Head hurt yet? With a simpler and less onerous methodology at its finger tips, the council embarks on its own excellent adventure into La La Land-rebutting its earlier point about private sector composting at the same time: "While some private carters have begun to offer separate collection for compostable waste, the practice remains limited."

But, after hot wiring the demolition of a pilot program on disposers we had helped to introduce in 2005, the council gives us the following narishkeit: "Int. No. 171 therefore requires that the Department conduct a pilot program incentivizing the separate collection of compostable materials by private carters. The pilot program may involve a section, district or neighborhood of the City. It may include, for those portions of the City included in the pilot and in conjunction with the Business Integrity Commission, lowering the maximum amount that may be charged for compostable waste pick-up and raising the maximum amount that may be charged for normal waste pick-up."

Repeal the laws of economics while you're at it. Folks, it is more expensive to pick up and dispose of wet waste-and the BIC adjusts its rates to recognize this. This speculative nonsense is like requiring insurance companies to cover folks with expensive chronic illnesses-but saying that they can't-or don't even have to-charge more for doing so.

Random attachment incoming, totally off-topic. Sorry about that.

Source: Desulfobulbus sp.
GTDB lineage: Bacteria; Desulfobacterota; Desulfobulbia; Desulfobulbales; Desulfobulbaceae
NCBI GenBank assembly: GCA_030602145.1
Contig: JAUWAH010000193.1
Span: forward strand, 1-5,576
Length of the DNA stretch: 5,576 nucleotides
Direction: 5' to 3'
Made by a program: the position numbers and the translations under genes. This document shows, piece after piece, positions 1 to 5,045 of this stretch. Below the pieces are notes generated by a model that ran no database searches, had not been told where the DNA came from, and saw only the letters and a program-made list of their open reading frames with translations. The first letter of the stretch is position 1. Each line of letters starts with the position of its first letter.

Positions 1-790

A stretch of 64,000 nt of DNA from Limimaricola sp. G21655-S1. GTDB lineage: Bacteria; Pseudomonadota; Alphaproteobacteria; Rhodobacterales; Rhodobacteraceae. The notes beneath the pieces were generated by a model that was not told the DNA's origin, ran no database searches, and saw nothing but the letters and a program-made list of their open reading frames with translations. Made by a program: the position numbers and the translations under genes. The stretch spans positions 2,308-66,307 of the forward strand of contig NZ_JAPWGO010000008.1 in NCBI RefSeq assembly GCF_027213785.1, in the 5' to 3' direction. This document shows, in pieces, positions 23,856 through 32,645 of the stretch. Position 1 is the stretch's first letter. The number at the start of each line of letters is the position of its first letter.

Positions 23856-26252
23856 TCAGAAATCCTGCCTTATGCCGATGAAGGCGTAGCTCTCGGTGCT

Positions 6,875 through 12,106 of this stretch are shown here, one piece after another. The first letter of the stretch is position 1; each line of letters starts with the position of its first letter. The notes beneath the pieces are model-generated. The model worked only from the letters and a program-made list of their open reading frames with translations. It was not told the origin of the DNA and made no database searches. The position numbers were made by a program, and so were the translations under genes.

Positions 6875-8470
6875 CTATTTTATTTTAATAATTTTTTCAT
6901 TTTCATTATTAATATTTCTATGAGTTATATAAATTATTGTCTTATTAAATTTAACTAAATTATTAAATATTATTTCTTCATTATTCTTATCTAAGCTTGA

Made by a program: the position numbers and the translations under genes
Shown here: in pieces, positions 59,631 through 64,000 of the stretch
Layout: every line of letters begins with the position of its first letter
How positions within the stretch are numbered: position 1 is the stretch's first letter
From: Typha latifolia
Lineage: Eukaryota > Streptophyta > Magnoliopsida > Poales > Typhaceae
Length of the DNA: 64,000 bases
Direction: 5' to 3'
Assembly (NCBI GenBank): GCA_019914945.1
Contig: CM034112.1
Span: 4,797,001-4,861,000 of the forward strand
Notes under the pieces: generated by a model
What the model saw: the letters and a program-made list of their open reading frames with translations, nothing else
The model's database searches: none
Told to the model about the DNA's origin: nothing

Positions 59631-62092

But the commercial use of disposers would be embraced by the city's major wet waste generators-restaurants, supermarkets, and green grocers-because it would remove wet waste and lower disposal costs. Yet, the council and the mayor conspired to sand bag the disposer pilot-and "study" its feasibility by allowing the DEP to analyze the issue after it had already came out implacably against the methodology-against the practical experience of municipalities all over the country.

But the council isn't finished with this out of body experience: "It may involve requiring that participating customers dispose of compostable and non-compostable waste with the same carter. It may also include limiting the amount that may be charged by transfer stations within the City for the disposal of source-separated compostable waste. This pilot program will be designed to find effective incentives to maximize private sector participation in composting programs, and a report on the effectiveness of the program will be required within three months of the pilot’s completion."

And, what's next, turning lead into gold? The reality is that the city has an excellent methodology for eliminating a huge amount of the food waste that it currently-in both the residential and private sectors-is forced to export at great expense. Instead, unrealistic concepts are floated that have absolutely zero chance of success. The only result of this exercise in futility will be an increase in the amount of paper being made available for recycling-the reams of city council reports that will literally be grist for the (paper) mills.